As a member of the Ethiopian community, I know more than a few well-educated, intelligent individuals whose jobs are ill-suited to their capabilities and professional attainments, or, worse yet, who have not been able to find work at all. For example, Rabbi Reuven Wabashat is an expert rabbinical judge and widely accepted Jewish legal decision makers in matters of ritual slaughter and matrimony, who hails from the Gondar region of Ethiopia and currently serves the city of Netivot.

He was educated in Israel, after making aliya with his family at the age of six in 1972, and went on to become a distinguished officer in the IDF, maintaining membership in its reserve corps to this day. He has published numerous volumes of Jewish legal responsa and biblical exegesis, which have been used as pedagogical guides at rabbinic schools throughout Israel and abroad.

However, even with these extensive professional accomplishments, he has not been appointed to higher rabbinic office by the Chief Rabbinate or Religious Affairs Ministry and remains employed in a position grossly mismatched with his qualifications. There are, indeed, no Ethiopian-Israeli judges serving on any of the country’s religious courts, despite a great need for improved cross-cultural understanding and interpretation within the religious judicial system.

I know of another individual, who made aliya from Addis Ababa and went on to earn a master’s degree in community leadership and philanthropy from the Hebrew University.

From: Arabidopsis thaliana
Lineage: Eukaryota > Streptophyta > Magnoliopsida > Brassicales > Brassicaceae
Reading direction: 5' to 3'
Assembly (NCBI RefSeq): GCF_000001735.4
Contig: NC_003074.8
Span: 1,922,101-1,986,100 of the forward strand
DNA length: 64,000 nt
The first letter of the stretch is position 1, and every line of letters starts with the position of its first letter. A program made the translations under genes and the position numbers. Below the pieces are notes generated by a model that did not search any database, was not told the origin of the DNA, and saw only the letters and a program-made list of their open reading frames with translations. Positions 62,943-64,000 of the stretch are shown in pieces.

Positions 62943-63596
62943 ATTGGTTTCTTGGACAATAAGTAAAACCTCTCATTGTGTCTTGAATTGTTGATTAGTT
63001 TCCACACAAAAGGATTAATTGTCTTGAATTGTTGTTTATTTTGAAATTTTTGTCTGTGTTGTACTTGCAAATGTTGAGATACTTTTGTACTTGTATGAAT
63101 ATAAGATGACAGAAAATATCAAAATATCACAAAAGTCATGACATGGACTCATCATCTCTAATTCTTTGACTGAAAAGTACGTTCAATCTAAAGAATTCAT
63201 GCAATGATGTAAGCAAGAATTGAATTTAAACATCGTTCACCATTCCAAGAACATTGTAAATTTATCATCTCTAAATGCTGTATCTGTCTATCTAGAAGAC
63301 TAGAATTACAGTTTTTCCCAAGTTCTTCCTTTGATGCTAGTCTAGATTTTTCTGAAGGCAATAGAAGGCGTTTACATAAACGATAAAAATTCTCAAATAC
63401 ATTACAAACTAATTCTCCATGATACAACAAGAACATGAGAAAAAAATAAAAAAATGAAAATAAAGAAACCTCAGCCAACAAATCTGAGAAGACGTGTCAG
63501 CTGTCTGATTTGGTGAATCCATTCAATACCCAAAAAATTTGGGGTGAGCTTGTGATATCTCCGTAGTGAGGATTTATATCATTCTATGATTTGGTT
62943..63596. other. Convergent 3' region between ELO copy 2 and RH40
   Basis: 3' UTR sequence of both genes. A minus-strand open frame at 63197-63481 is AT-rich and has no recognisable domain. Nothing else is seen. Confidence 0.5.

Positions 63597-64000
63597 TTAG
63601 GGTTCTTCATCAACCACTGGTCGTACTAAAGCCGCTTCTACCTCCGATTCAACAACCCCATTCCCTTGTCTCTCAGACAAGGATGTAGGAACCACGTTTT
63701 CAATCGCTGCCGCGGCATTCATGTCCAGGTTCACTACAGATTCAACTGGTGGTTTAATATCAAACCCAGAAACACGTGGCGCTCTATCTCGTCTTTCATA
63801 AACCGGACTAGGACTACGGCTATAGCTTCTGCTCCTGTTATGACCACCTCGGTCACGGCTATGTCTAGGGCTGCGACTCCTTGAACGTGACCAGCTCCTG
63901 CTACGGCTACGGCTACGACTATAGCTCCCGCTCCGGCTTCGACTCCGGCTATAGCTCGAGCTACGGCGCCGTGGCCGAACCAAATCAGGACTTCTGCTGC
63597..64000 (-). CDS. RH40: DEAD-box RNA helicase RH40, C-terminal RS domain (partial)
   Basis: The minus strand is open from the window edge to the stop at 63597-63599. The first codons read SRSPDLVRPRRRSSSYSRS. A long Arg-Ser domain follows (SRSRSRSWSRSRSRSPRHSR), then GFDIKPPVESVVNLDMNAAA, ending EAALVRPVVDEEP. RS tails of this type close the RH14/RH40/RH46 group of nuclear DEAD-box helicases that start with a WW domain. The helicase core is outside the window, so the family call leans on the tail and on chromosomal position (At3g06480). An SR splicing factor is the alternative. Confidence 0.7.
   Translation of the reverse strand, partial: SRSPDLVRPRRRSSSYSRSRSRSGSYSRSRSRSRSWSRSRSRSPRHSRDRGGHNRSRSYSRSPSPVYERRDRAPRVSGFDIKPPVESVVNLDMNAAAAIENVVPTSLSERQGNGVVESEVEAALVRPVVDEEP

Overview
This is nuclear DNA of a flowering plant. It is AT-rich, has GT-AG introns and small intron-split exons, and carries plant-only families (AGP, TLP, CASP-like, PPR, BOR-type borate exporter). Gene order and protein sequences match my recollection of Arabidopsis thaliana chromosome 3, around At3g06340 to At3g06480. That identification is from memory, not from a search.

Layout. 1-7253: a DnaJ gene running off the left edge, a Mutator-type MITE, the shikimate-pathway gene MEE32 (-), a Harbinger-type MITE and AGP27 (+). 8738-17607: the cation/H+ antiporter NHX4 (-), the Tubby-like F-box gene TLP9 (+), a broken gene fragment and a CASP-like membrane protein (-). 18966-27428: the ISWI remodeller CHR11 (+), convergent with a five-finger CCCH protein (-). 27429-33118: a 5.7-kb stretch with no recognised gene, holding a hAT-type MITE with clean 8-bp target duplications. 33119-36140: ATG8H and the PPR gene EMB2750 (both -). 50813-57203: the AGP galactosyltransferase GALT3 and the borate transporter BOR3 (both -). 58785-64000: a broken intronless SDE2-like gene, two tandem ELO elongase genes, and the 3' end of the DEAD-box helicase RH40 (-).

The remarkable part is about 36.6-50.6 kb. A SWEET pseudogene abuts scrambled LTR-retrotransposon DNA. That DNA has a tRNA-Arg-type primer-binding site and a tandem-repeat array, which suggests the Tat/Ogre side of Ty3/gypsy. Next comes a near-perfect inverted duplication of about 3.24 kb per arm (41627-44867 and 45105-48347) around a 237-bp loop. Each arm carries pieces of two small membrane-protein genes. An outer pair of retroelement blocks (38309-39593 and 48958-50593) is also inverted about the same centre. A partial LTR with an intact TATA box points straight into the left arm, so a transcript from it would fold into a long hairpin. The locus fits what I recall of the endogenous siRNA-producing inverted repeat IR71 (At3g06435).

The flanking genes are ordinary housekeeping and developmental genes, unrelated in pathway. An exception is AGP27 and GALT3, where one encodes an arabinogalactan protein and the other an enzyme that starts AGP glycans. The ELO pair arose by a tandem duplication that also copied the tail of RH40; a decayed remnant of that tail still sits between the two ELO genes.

His past professional experience includes nine years of counseling and advocacy within the US family court system and more recent volunteer work within the Knesset.

He was a proud Zionist who’d always dreamed of representing Israel abroad and promoting its sometimes beleaguered cause on the international scene. He tried applying for positions within the foreign ministry but could not even begin to access basic information on hiring and recruitment.

Eventually, he devised the strategy of seeking employment as a cleaner of the foreign ministry’s offices, hoping that a foot in the door would allow him to be noticed and promoted. Sadly, this never happened, and he left Israel to pursue doctoral studies abroad, hoping that attaining this added credential might, perhaps, give him what it takes to be accepted for official employment by the Israeli government, despite his minority status and limited contacts or connections within the political establishment.

This man has held onto his hopes of serving the land that he loves, past challenges and barriers to entry notwithstanding. I can say this with utter certainty and undimmed conviction, for I am that man.

Yes, Ethiopian social activists in Israel must reach beyond the surface of public discourse and popular opinion, to the deeper social structures of education and employment, ensuring that present and future generations of Ethiopian Israelis will be empowered to meet the professional goals that will redound to their own, and, even more so, to their nation’s benefit.